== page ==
A few years ago, I created a simple and fun clothespin color matching for my daughter with recycled cardboard. This was one of my daughter’s favorite fine motor activities between the ages of 2 and 4 years old!
Now that my son is 2.5 years old, he is working on color recognition and strengthening fine motor skills everyday. I can’t believe how fast he is growing! Already, he can play with big sister’s old activities!
Color matching, pegging, and combining these 2 skills
In this post, I’ll share:
- Tips for teaching colors to toddlers
- Benefits of pegging activities
- Considering when a child is developmentally ready for certain activities
- Implementing language into activities and important translations
- What you need for clothespin color matching
- How to set up this activity
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1. How to teach children colors
Color introduction through descriptive observations
From infancy, be specific when describing items that your child encounters in daily routine. Children naturally learn through conversation about everything in their little world!
For example, tell your child you are going to put on his or her BLUE shirt and BROWN pants. You can also point out that daddy is also wearing a BLUE shirt and BROWN pants and show excitement about matching (and twinning!).
In addition, when we see a black piece of paper or a black computer, I’ll show my toddler that the color matches our black hair.
While it’s helpful to narrate so kids learn the language, I also want to stress that we should remain quiet at times so kids have a chance to think, observe, and discover colors on their own.
Focus on a few colors at a time
When a child is between ages 1 to 3, you can spend a few weeks or months focusing on just one or two colors at a time with plenty of repetition.
Some parents start with the primary colors, then secondary colors, and then review the whole rainbow.
2. Clothespin color matching: Benefits of pegging activities
Instead of buying toys and activities that your child with outgrow, clothespin color matching is an easy-to-make project that can benefit your child’s development.
Toddlers and preschoolers in the prime stage of learning colors, and this activity encourages visual discrimination by matching.
In addition, toddlers and preschoolers are learning to use their hand muscles in complex ways. They want to squeeze, pull, grasp, and pinch everything!
Manipulating clothespins hones in on those practical skills and paves the way for pencil grip and future writing.
3. Clothespin color matching: When is a child ready for this activity?
Consider a child’s developmental level
A few months ago after my son mastered the basic colors of the rainbow, I was excited to take out this clothespin activity from storage!
Initially, the activity was frustrating for him. Although his little fingers could open large clothespins and chunky kitchen bag clips, these mini clothespins were difficult to manipulate. He complained, “I don’t like this, Mommy! Hmmph!”
I realized that he was not yet ready for the activity, but I didn’t have large clothespins to replace the mini ones. Therefore, I put it away and found other fine motor activities that excited him, like this bottle cap activity!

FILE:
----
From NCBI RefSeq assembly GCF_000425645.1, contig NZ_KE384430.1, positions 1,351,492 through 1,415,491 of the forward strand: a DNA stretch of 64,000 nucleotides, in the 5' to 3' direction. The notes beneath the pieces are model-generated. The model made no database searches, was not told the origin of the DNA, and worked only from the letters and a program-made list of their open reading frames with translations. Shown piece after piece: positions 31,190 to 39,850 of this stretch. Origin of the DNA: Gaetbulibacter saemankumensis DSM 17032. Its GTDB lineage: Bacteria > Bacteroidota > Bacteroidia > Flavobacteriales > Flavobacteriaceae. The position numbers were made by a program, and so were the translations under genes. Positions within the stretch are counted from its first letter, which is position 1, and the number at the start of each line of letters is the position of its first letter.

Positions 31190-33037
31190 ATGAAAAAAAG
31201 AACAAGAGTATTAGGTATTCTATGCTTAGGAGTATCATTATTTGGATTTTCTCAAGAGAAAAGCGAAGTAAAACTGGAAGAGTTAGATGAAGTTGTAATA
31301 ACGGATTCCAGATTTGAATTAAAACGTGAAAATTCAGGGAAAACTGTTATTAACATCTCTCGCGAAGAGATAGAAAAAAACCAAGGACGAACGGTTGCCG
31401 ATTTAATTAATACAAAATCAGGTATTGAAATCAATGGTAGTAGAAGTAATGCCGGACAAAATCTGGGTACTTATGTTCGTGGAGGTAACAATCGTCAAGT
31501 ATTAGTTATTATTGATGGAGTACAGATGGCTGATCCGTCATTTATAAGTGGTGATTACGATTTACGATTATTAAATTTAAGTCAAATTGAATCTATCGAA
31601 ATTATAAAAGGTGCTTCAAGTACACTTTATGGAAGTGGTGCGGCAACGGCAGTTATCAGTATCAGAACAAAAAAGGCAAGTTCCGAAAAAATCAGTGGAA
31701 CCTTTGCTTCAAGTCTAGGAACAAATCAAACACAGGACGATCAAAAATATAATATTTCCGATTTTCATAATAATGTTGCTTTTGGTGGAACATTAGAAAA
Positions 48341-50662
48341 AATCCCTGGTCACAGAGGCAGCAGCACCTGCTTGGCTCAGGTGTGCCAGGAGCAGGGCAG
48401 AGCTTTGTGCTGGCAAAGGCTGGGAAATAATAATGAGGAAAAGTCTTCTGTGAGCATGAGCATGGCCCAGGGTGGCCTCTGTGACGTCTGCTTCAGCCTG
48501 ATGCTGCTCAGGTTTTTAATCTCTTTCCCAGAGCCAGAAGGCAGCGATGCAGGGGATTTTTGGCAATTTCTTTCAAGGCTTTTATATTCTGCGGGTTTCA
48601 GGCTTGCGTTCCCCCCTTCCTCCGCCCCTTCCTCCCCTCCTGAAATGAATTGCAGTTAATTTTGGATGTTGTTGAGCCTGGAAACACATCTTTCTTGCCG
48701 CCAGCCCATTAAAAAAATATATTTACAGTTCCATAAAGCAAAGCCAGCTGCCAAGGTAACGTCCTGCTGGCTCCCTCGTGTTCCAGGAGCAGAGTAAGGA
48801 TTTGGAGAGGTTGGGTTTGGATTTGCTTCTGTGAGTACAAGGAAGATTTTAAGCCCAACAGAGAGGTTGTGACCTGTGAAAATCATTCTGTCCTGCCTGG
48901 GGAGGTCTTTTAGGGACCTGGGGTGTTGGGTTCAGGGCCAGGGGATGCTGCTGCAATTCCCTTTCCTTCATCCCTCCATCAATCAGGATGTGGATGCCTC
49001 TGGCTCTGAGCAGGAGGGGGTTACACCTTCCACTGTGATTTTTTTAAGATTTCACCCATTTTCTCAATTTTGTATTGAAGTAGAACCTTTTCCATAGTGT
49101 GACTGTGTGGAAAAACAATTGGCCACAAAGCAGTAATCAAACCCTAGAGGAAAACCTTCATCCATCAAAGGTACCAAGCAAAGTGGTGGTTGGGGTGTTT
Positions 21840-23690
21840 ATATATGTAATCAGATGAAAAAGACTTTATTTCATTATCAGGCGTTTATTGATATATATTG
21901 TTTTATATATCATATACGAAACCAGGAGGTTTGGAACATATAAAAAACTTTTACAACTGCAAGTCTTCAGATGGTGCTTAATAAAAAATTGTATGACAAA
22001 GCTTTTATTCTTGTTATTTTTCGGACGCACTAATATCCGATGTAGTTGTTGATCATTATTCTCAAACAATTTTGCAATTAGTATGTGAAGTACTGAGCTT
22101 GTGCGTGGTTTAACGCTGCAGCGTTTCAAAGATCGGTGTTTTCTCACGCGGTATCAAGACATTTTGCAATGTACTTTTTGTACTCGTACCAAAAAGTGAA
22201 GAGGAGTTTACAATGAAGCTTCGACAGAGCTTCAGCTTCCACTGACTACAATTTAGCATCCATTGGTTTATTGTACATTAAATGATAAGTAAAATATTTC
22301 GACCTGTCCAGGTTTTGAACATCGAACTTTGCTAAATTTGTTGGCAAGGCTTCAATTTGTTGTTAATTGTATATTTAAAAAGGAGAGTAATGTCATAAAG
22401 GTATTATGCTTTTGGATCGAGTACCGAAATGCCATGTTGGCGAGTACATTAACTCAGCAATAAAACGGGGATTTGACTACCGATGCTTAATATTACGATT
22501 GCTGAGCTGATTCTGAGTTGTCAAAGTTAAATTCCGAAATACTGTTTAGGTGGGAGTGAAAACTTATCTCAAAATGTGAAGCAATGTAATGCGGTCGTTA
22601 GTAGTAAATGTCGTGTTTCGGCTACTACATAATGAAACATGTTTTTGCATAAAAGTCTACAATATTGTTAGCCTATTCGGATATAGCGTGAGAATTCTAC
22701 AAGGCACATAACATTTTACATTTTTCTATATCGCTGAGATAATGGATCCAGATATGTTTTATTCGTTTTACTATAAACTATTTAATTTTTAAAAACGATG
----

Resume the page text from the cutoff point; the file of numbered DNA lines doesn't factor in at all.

Now, the clothespin color matching activity is the perfect challenge for his level – not too hard and not too easy!
Trial and error is normal when introducing activities!
I wanted to share our experience, because many parents are worried when their child doesn’t seem interested in an activity.
In reality, they might not be developmentally ready for it or they are focusing on developing other skills. Sometimes, we need to set the activity aside and let our children come back to it later. On the other hand, an activity might be unappealing if it’s too easy.
Sometimes it takes time and trial and error; keep observing your child and be flexible with expectations!
At the very least, this activity costs almost nothing and is recyclable!
4. Implementing language into activities
Since Chinese is one of my children’s 3 languages, I included Chinese characters with this activity for word exposure.
Mandarin Chinese is a minority language for our family, which means that my children rarely meet other people who speak Chinese. In addition, we don’t see Chinese characters unless I introduce them at home.
Therefore, I try to make our minority language as fun and relevant as possible by including Chinese in these activities!
Important vocabulary in Chinese, Pinyin, and English
- Clothespin / Peg: 衣夹 / 衣夾 (Yī jiā)
- To clip: 夹 / 夾 (Jiā)
- Color: 颜色 / 顏色 (Yánsè)
- Primary color: 原色 (Yuánsè)
- Secondary color: 二次色 (Èr cì sè)
- Red: 红 / 紅 (hóng)
- Orange: 橙 (chéng)
- Yellow: 黄 / 黃 (huáng)
- Green: 绿 / 綠 (lǜ)
- Blue: 蓝 / 藍 (lán)
- Purple: 紫 (zǐ)
- Pink: 粉 (fěn)
5. Clothespin color matching: what you need
Take out your collection of colorful clothespins (eg, pegs), grab some markers, and find any piece of cardboard or paper.
- Colorful clothespins
- Cardboard (eg, tissue box, cereal box, packaging material)
- Black Sharpie marker
- Colorful Sharpie markers
Voilà! Now you have an easy color and word learning activity!
6. Clothespin Color Matching: How to Set up the Activity
- Color spots on edge of paper or cardboard. I made 3 different cards – one with all colors, one with primary colors, and one with secondary colors
- Label each colorful spot with corresponding character: 红, 橙, 黄, 绿, 蓝, 紫 (hóng, chéng, huáng, lǜ, lán, zǐ/red, orange, yellow, green, blue, purple)
- Clip clothespins to matching color
- Discuss which colors are primary (红, 黄, 蓝) and which are secondary (橙, 绿, 紫)
Have you tried Clothespin Color Matching with your child(ren)?
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